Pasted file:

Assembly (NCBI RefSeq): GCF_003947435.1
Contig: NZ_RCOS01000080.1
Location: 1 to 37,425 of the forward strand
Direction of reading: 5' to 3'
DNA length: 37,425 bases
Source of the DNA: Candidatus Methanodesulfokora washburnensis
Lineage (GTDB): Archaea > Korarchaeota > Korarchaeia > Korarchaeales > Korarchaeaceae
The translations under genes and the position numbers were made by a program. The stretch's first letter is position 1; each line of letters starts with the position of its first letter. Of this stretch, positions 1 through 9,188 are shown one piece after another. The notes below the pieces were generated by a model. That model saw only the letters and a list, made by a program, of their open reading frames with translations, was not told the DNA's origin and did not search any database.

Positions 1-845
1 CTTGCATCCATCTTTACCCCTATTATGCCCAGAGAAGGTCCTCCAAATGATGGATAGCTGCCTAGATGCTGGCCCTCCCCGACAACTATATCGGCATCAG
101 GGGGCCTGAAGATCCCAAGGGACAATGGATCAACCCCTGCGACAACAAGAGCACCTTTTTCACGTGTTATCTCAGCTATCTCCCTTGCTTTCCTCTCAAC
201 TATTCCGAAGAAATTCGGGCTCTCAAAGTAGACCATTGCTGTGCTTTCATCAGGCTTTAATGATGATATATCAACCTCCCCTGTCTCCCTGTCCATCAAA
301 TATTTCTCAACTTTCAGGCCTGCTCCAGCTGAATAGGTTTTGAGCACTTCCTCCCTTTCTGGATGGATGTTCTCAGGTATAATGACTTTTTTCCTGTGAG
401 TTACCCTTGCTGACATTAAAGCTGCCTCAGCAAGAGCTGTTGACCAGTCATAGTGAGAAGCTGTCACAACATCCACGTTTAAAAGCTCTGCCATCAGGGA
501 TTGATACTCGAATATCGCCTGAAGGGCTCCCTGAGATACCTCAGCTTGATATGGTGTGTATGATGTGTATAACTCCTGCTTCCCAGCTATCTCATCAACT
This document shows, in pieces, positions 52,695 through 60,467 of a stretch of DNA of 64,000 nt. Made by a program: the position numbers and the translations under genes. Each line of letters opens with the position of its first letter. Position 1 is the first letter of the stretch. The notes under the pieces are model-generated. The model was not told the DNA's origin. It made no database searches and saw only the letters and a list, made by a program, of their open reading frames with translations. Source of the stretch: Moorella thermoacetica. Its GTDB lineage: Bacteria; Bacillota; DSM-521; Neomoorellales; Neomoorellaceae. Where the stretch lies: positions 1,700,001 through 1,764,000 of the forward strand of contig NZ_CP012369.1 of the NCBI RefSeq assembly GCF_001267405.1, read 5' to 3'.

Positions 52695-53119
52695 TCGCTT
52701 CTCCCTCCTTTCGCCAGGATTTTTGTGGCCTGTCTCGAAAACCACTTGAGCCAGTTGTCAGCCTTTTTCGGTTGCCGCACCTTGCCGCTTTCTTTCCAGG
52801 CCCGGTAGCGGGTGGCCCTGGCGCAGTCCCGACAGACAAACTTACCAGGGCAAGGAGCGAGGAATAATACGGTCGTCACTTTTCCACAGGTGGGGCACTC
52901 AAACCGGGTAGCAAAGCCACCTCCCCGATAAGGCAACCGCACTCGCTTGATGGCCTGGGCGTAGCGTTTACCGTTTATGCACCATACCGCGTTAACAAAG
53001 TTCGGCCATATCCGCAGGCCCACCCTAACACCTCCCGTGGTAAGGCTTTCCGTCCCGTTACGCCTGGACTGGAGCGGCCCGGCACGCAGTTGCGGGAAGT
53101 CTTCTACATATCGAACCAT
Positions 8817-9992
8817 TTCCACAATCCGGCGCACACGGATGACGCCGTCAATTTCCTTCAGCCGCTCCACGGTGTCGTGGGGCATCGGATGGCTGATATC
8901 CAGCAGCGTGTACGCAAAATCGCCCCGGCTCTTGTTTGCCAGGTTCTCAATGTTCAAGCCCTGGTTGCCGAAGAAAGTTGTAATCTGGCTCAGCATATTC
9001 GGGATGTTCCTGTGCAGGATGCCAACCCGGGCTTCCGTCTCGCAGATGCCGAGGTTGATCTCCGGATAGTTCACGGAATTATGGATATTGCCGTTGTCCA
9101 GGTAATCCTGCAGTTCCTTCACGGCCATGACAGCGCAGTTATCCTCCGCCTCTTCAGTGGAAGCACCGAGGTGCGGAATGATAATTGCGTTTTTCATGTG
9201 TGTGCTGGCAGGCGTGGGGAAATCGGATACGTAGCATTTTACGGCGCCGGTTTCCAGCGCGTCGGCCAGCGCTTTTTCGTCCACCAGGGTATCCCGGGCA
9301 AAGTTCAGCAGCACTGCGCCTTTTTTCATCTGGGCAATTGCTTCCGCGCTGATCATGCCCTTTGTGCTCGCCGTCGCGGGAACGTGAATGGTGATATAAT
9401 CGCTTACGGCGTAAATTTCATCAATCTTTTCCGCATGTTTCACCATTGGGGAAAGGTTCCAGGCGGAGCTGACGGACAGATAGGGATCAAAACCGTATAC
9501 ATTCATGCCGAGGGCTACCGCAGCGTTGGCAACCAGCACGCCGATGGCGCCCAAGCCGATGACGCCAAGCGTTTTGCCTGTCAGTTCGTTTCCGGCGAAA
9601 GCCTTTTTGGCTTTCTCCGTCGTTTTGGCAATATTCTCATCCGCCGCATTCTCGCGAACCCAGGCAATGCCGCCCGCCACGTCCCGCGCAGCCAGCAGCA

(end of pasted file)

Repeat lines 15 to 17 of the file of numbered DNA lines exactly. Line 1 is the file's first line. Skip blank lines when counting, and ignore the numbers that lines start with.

501 TTGATACTCGAATATCGCCTGAAGGGCTCCCTGAGATACCTCAGCTTGATATGGTGTGTATGATGTGTATAACTCCTGCTTCCCAGCTATCTCATCAACT
This document shows, in pieces, positions 52,695 through 60,467 of a stretch of DNA of 64,000 nt. Made by a program: the position numbers and the translations under genes. Each line of letters opens with the position of its first letter. Position 1 is the first letter of the stretch. The notes under the pieces are model-generated. The model was not told the DNA's origin. It made no database searches and saw only the letters and a list, made by a program, of their open reading frames with translations. Source of the stretch: Moorella thermoacetica. Its GTDB lineage: Bacteria; Bacillota; DSM-521; Neomoorellales; Neomoorellaceae. Where the stretch lies: positions 1,700,001 through 1,764,000 of the forward strand of contig NZ_CP012369.1 of the NCBI RefSeq assembly GCF_001267405.1, read 5' to 3'.

Positions 52695-53119